5040UB / 6040UB - "Out of the Box" Picture Quality
This Epson as a number of preset Picture Modes to choose from. The brightest is Dynamic (no surprise there). It's a bit heavy on the yellow greens. (Definitely no surprise there - that's the tendency of just about every projector when pushed to its brightest.)
Brilliant Cinema is the next brightest mode, and looks much better than Dynamic (which isn't so bad, but save it for when you really are dealing with "too much ambient light.")
No surprise - Cinema will be the best looking color preset mode, and the basis for our calibration, but it isn't near as bright as the first two. This is because Epson has always included a color filter that slides into place when their UB projectors are in "best modes."
Brilliant Cinema mode handling GameMix on DirecTv with a fair amount of ambient light present
The sports image above was taken using Brilliant Cinema mode, prior to calibration (besides that, Brilliant Cinema was calibrated in 4K w HDR, not 1080, although I don't know how much of a difference that might make.)
The result of the color filter is slightly better color than Brilliant Cinema (previously called Living Room on older Epsons), but the color wheel exacts a price in brightness, resulting in just about half the brightness in lumens of Brilliant Cinema.
Black and White mode is the warmest, temperature wise, which fits with the warmer color temp of black and white (greyscale) films - around 5500K.
From "out of the box" to "calibrated" - a Decision
I had Eric perform two calibrations - he did a normal one on the Cinema mode, but I had him calibrate Brilliant Color when working with 4K content with HDR. Now, you have to be asking - if 4K HDR is the best quality content, why not use the best mode?
Brightness is the answer. HDR significantly increases the dynamic range of the content, compared to what we are used to with 1080p. As a result the difference in brightness between black, mid brightness (50 IRE), and full brightness (100IRE) is greater. If the device isn't bright enough, the overall image may seem dark.
In theory, we need that doubling of brightness Bright Cinema brings to the party (compared to Cinema), to get us close to the brightest whites we'll need so that mid bright areas don't seem too dark.
This is all still a bit murky, but roughly speaking, I'm hearing that HDR needs about 1000 NITS (that's a measurement associated with displays rather than projection). Converting that, (I think - still learning), that with the formulas I've found, that a 2000 lumen projector on a 100" screen produces 584 NITS. Not enough, but not terrible. Per a couple of sites that review LCDTVs, seems like the average LCDTV today is still about 400 NITS, but certainly there are brighter ones. So, it seems that most LCDTV and OLED TVs and most projectors are technically not quite bright enough. BTW the visible difference in brightness between 1000 NITS and 600 NITS is not great. (Think having 10 identical light bulbs lighting a room. Now turn off four of them. Not as bright, but not much darker.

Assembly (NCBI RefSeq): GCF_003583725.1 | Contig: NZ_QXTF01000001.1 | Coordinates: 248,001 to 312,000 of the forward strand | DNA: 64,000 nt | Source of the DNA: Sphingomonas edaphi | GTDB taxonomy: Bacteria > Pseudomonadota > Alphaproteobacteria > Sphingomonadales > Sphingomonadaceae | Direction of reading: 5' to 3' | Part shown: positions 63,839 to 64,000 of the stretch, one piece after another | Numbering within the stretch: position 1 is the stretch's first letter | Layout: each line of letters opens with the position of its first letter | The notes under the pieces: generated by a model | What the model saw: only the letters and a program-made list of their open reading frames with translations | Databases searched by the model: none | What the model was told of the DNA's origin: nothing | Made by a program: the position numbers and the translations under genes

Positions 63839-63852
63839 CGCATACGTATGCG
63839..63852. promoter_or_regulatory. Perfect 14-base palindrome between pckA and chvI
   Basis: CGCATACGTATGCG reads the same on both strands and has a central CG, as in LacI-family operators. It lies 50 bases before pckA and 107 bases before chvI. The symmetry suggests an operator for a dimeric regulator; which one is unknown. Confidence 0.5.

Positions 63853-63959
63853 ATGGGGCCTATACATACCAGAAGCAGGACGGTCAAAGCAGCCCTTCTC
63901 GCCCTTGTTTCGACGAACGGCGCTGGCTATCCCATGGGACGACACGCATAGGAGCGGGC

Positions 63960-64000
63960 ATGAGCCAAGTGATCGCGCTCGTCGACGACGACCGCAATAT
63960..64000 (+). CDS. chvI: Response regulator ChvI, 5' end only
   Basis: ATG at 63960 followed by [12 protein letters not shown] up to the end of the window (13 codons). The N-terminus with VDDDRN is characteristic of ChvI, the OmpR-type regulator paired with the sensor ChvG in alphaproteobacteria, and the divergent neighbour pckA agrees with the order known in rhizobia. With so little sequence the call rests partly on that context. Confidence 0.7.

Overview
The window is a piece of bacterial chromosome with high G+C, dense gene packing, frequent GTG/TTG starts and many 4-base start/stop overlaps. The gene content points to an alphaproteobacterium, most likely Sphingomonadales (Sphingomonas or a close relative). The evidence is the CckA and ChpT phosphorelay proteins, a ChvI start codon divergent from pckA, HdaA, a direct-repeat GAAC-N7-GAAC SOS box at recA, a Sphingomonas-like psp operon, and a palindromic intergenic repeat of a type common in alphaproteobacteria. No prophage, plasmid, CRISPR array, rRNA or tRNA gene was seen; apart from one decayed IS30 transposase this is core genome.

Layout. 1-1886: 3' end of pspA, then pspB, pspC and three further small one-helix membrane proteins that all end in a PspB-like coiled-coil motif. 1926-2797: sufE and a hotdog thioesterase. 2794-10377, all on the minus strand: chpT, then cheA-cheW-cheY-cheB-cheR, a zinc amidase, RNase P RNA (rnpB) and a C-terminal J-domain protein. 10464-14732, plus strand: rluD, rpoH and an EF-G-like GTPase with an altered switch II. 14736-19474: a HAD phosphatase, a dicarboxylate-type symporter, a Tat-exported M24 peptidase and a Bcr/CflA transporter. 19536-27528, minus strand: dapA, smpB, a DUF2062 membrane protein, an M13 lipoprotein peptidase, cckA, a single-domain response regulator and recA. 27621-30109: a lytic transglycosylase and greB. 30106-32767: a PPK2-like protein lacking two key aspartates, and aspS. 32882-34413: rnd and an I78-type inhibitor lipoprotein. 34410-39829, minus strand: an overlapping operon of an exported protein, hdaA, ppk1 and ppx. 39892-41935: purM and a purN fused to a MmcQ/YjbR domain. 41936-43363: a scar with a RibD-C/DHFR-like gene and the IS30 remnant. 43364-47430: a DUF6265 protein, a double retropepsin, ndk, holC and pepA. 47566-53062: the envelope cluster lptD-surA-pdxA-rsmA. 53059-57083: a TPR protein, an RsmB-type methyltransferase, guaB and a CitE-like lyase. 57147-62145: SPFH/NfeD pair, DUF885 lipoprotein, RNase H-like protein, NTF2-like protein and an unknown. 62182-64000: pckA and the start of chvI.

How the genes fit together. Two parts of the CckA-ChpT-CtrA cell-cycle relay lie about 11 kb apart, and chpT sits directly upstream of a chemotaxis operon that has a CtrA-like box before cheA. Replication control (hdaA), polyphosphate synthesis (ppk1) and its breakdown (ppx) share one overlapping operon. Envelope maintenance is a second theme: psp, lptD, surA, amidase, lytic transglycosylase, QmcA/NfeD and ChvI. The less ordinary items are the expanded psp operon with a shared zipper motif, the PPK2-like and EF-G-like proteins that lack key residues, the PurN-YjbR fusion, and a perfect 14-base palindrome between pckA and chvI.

So, the way we did things color might not be as perfect as possible, but boy does that image pop with all that extra dynamic range - and that is what HDR is all about.
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Keeping in mind that the 6040UB we've been working with is an early engineering sample, calibration didn't go as well as I had hoped. Some of that is discussed in Eric's write-up in the Calibration section.
All the images in the player above were taken in Cinema mode, except for the shot of the ref, and the model photo immediately following him. Those two were taken with Brilliant Cinema mode. The second shot of that same model, was done in Cinema mode, and is more natural looking. The last model image (also from Victoria Secret's SwimSuit show) was also with Cinema mode, the quality looks awfully good for HDTV. So, while I'm not fully pleased with the calibration results, since they are not essentially "dead on", they're still pretty darn good looking, and producing some great looking images. BTW some look a bit oversaturated on my MacBook display but not on the PC desktop we have here. Adjust your display's saturation accordingly to get the best results.
I'm not concerned about our calibration because Epson has promised a production 5040UB or 6040UB for me to work with when production units start shipping late summer.
While I haven't found skin tones to look quite as good as I'm used to with a calibrated 5030UB, or, a JVC RS400, or a Sony HW65ES, I hope/expect to be fully pleased with the production version.
HDTV and Sports Viewing on the 5040UB, 6040UB
The images above are all from HDTV. The sports images were taken with a fair amount of ambient light. The other images were taken with only low levels of ambient light.
So far, I've probably watched at least 20 hours of the Summer Olympics, including the opening ceremony. I've been watching all the sporting events with pixel shifting engaged, and Image Preset on 3 or 4. I've been running Bright Cinema mode (post Eric's calibration), in Medium power. It's been pretty glorious, which my wife, and a couple of friends have also observed.
I didn't feel the need to use CFI, so that allowed me to do the whole pixel shifting process, for a really crisp looking image. Update, I've got the Olympics on right now, using the Epson. Michael Phelps just won the 200 meter Butterfly, and it looked great!
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